Communication Design Glasgow School of Design

Rachel Kate Macleod (she/they)

Research heavy and playfully idea focused, my work focuses on niche and taboo topics that allows the audience to ask questions. Using objects and layout to create narratives, I develop my work from my own and other people’s personal experiences. Being a socially conscious designer, I aim to develop ideas that strive for conversation and bring undiscussed topics to light. I tend to move around a lot with my work, switching from typography, to coding, to photography – this course has allowed me to experiment with all the areas that I’m interested in.

Contact
rachelkatemacleod@gmail.com
r.macleod1@gmail.com
rachelkatemac.com
@rachelkatemac
Projects
Respect the Sabbath Day, Keep it Holy
WIP Show Identity
Mark Kermode’s Worst Films 2020
Tasglann

Respect the Sabbath Day, Keep it Holy

I grew up in a strict, religious household in the Scottish Islands. Sundays were kept sacred – no games, no secularism, only rest. The islands held this tradition high, with shops being closed on the Sabbath and visible chores such as hanging up the washing was frowned upon.

As I’ve grown older and I reflect on this unique upbringing, I think about how it affected me. While I practice keeping Sundays relaxed and free from work, I struggle with religious guilt. The expectation to always be good and repent when I’ve done something wrong weighs like a rough hangover.

I wanted to make work around this to understand it more. I conducted a series of interviews with folk who grew up in the area to hear their sides and how it influenced their lives. I titled this project ‘Respect the Sabbath Day, Keep it Holy’, as while it began an analysis of island culture and its relationship with Sunday, I found there was so much more to uncover. Such as the idea of being told to repent, the idea of remaining celibate until marriage, trying to understand a world with a God when bad things happen everywhere.

With washing clothes on the Sabbath being something the locals frown upon, a solution was made. Unblemished - the pre-blessed laundry tablets made from the Blood of the Lamb! Make your clothes as white as snow with the only detergent suitable for use on a Sunday!
Finally! A karaoke game for young children on the Sabbath! Train your sons to be presenters, and your daughters to be harmonics with the Scottish Psalter on Karaoke. View a clip here: https://vimeo.com/546501267
Who made the world? God did! Using images from TIME's 100 greatest images of 2020, this allows for the viewer to think and remind ourselves of the world around us.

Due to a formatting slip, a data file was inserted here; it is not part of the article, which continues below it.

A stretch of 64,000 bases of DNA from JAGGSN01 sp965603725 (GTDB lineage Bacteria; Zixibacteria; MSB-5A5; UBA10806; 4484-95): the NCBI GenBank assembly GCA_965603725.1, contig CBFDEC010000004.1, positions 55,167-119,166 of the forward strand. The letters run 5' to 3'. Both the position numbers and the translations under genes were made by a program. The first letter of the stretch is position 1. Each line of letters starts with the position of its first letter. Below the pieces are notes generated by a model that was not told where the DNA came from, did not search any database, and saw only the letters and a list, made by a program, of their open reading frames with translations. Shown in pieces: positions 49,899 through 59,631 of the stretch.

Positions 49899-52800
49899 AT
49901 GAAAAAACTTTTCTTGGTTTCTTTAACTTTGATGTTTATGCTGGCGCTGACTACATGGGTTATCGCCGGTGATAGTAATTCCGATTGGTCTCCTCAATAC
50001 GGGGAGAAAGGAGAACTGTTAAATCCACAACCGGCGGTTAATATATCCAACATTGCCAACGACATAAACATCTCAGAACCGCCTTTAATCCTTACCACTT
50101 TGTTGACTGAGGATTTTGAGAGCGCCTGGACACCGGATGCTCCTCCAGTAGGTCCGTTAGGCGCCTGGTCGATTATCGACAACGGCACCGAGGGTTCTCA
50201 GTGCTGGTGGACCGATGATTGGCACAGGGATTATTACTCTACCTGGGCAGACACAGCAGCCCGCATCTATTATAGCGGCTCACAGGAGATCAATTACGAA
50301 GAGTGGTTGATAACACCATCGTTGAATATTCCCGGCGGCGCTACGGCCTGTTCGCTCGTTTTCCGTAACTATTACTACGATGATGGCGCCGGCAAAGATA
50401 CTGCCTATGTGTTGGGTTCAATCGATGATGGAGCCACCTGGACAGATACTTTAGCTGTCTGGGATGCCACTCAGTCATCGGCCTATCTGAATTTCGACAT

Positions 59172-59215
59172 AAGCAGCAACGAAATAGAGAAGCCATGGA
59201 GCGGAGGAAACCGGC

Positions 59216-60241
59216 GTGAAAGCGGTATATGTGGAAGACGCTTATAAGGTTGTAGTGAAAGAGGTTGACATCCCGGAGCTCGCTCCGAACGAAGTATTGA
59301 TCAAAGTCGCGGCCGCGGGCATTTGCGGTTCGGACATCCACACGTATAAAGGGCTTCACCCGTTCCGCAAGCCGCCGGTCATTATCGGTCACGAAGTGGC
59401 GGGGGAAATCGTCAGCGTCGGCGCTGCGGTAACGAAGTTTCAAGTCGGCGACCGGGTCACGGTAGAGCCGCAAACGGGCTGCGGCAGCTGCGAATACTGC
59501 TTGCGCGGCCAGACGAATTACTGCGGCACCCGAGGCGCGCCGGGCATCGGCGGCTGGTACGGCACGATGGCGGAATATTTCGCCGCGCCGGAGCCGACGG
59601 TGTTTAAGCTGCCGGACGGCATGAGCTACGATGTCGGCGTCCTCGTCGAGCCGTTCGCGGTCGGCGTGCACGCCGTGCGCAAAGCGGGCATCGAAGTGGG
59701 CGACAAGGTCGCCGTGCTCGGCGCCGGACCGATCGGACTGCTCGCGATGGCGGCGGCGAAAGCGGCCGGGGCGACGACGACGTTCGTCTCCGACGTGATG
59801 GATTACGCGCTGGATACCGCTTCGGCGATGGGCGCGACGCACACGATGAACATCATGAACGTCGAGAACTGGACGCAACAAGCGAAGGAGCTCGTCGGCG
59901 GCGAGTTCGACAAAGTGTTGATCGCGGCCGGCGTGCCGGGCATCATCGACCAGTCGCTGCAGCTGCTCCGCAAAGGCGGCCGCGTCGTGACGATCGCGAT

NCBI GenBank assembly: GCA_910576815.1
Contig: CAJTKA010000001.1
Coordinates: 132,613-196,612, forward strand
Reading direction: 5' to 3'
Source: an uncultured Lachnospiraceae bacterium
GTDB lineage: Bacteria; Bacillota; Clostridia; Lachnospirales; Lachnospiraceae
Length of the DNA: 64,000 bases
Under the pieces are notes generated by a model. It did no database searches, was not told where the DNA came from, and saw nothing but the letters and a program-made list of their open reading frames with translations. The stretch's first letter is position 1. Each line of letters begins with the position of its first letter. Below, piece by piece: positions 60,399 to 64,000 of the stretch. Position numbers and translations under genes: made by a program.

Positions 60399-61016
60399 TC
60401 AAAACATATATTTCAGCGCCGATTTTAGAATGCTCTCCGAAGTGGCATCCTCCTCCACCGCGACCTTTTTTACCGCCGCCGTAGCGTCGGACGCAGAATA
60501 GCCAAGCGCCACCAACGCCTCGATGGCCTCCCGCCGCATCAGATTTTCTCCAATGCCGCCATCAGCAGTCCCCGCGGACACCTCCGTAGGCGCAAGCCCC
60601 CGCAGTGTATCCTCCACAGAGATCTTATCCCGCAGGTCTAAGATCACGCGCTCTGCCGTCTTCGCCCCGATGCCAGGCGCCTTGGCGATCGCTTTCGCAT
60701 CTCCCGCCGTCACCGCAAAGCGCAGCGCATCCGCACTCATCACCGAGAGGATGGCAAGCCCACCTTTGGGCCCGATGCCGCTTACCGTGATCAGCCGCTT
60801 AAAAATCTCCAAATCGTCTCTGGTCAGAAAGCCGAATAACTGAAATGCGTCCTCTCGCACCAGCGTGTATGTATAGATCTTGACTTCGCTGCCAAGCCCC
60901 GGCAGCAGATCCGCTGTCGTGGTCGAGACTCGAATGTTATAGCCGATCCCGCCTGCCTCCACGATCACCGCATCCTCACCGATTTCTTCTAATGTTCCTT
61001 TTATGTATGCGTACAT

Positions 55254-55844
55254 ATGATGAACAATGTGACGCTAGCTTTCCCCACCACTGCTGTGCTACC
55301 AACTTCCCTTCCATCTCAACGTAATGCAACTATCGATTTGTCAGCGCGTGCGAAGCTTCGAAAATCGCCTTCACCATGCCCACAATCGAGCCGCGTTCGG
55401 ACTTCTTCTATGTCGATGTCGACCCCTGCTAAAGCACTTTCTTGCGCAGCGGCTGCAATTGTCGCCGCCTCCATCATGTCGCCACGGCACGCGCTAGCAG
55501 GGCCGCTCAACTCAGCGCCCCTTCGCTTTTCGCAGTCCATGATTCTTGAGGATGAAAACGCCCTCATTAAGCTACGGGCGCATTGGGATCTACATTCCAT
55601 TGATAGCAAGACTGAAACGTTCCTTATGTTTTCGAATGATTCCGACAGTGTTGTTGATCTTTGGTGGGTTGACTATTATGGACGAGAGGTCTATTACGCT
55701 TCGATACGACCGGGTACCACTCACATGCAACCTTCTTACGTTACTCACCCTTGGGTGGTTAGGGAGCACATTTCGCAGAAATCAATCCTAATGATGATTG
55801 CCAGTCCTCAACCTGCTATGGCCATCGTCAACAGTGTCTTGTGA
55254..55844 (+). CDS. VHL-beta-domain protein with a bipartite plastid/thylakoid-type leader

Struggling with celibacy? Why not get married! Marriage courses are common practice, and before you put a ring on it, why not listen to what experienced deacons have to say about it.

WIP Show Identity

Working along side Natalia Witwicka, Maria Pelosi, and Louise Julien, we developed the identity for Communication Design’s annual Work in Progress show. This year it was held entirely online for the first time, which left us with the immensely huge challenge of not only designing an identity for the show, but also building a functioning website. The final website can be viewed here: comdeswip.com/

Mark Kermode’s Worst Films 2020

2020 was a rough year. With the pandemic taking over our daily lives, it was no surprise that the world of cinema had to come to an abrupt stand. The majority of blockbusters were post-poned until 2021, but that didn’t stop others from making their way on streaming platforms. From Netflix originals to small-budget indie movies, film critics had to use what they could get. While some incredible films were released in 2020, many made the year feel even worse. This publication shows Kermode’s least favourite films of 2020, along with his sharp commentary based on each one.

Tasglann

My whole life I have been a collector. When I got a record player a couple years back, my family passed on some Scottish and Gaelic vinyls over to me to play. This included a record by my great uncle Angus, and led me on to gathering music that I felt wasn’t recognised or wildly available online.

Traditional music has a rich background, and I wanted to build and develop an online archive that would reflect this. The site would provide the viewer to transport themselves to where the artist was from, and hear the raw music from the vinyl itself.

This project continues to be built, and will be made public soon.